PEEKSKILL, N.Y. ‒ The pastor of Assumption Church said Friday he will explore using the parish's school building for a public charter school.
The parish school is slated to close in June as part of a retrenchment by the New York Archdiocese.
A press release sent out Friday afternoon by the Rev. John Higgins said a founding board has been organized and a letter of intent filed with the New York State Education Department ‒ one of two charter school authorizers in New York State.
Charter schools are public schools that are free and open to all students, including those with disabilities. Charter schools are non-selective and enroll students through a non-discriminatory admissions lottery. Each charter school is governed by a volunteer board of trustees, which typically includes educators, community members and leaders from the private sector.
“Assumption School has provided Peekskill families with an educational option for over 100 years," Higgins said. "With its closing, there will be a real void. One of the ways to fill that void is to establish a public charter school at no cost to families. Of course, it would be open to any Peekskill child. I would welcome the building being used as it has been used for all these years ‒ to educate generations of Peekskill’s children,”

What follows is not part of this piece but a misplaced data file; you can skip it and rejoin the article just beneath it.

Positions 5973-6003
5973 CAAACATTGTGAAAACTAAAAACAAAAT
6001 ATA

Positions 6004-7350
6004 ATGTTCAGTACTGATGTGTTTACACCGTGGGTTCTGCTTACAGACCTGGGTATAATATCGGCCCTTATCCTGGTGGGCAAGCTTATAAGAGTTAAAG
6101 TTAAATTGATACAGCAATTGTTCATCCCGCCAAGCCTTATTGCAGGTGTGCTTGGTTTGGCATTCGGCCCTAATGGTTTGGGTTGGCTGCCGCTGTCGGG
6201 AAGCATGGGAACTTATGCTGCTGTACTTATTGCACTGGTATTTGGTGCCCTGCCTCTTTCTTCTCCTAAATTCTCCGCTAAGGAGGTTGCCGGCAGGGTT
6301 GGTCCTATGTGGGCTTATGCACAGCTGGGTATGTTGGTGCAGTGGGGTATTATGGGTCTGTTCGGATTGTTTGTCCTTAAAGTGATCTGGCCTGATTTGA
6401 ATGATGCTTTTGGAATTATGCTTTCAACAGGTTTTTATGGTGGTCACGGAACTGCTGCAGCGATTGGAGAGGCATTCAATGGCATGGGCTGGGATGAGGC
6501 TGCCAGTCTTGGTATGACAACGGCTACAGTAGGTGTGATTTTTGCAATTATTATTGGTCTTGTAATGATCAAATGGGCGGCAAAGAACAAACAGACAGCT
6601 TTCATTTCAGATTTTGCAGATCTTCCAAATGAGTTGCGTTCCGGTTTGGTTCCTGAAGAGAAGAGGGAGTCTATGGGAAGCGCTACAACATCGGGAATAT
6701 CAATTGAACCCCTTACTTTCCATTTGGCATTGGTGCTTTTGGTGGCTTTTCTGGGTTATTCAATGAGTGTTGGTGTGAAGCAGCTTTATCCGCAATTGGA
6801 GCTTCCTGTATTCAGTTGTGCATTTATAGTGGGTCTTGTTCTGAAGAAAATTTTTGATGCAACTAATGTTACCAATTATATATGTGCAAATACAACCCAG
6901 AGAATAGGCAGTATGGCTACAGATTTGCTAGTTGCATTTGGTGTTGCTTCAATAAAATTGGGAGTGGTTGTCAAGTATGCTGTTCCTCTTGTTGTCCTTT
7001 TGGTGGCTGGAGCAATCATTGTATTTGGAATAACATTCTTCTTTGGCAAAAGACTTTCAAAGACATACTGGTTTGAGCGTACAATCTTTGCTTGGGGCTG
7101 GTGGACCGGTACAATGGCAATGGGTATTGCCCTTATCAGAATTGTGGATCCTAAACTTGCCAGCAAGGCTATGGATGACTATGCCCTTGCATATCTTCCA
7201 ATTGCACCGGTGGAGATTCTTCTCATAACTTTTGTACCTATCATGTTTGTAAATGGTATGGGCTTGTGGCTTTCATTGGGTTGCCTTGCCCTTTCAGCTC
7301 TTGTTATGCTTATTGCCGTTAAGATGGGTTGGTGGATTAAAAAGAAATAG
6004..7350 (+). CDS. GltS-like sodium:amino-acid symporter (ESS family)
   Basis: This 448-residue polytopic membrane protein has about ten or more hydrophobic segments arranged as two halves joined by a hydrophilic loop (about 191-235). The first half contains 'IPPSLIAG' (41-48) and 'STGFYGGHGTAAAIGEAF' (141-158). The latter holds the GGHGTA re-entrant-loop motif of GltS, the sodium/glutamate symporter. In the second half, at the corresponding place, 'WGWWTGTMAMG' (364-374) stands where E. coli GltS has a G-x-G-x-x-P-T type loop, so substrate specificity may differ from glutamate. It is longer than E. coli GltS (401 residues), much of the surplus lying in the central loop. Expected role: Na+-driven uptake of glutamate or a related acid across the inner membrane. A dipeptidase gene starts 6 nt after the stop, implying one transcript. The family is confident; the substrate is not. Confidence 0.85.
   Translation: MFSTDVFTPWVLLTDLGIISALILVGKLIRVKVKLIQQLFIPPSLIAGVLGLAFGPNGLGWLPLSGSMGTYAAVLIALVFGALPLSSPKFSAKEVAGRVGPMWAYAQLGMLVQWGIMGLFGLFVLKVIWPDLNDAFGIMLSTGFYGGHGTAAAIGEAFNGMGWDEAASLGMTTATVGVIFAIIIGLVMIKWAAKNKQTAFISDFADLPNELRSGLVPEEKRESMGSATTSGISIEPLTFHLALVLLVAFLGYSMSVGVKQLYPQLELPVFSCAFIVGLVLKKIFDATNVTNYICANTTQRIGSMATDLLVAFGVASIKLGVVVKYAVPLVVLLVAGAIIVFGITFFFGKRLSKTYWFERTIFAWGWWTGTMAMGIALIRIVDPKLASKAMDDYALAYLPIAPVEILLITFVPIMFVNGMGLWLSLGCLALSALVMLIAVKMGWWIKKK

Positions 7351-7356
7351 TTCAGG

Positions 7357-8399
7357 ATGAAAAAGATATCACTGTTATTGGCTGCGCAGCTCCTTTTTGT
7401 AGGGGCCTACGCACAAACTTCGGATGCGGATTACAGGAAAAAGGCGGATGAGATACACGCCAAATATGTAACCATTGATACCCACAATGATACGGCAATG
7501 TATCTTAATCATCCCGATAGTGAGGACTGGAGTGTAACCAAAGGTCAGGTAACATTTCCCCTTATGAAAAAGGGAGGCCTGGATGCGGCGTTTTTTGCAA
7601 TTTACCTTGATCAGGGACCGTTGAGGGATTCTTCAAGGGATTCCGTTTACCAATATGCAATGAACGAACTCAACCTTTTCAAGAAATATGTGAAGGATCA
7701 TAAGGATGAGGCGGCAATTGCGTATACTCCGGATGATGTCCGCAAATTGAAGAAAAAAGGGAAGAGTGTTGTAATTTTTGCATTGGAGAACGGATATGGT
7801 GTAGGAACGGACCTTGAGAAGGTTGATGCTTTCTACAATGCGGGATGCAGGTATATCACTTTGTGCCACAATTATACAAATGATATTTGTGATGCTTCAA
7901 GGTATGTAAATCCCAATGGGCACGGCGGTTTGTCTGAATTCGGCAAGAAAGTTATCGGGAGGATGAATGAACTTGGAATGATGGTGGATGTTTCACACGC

If the authorizers accept the founding board’s application, the charter school will open its doors in September of 2014 and will begin serving children from kindergarten through third grade, with a plan to add one grade a year up to eighth grade.
Higgins said the school would stress “high academic standards” and that while it would not be a Catholic school, it would be guided by a “values-infused curriculum with a goal of forming students who can reflect on their choices and actions and establish a community of mutual respect, interdependence, perseverance and integrity.”
The board will hold town meetings at various locations throughout Peekskill to educate the community, Higgins added.
Charter schools have the freedom to establish their own policies, design their own educational program, and manage their human and financial resources, according to Higgins. In exchange, they are held accountable for raising achievement and helping their students meet state learning standards.
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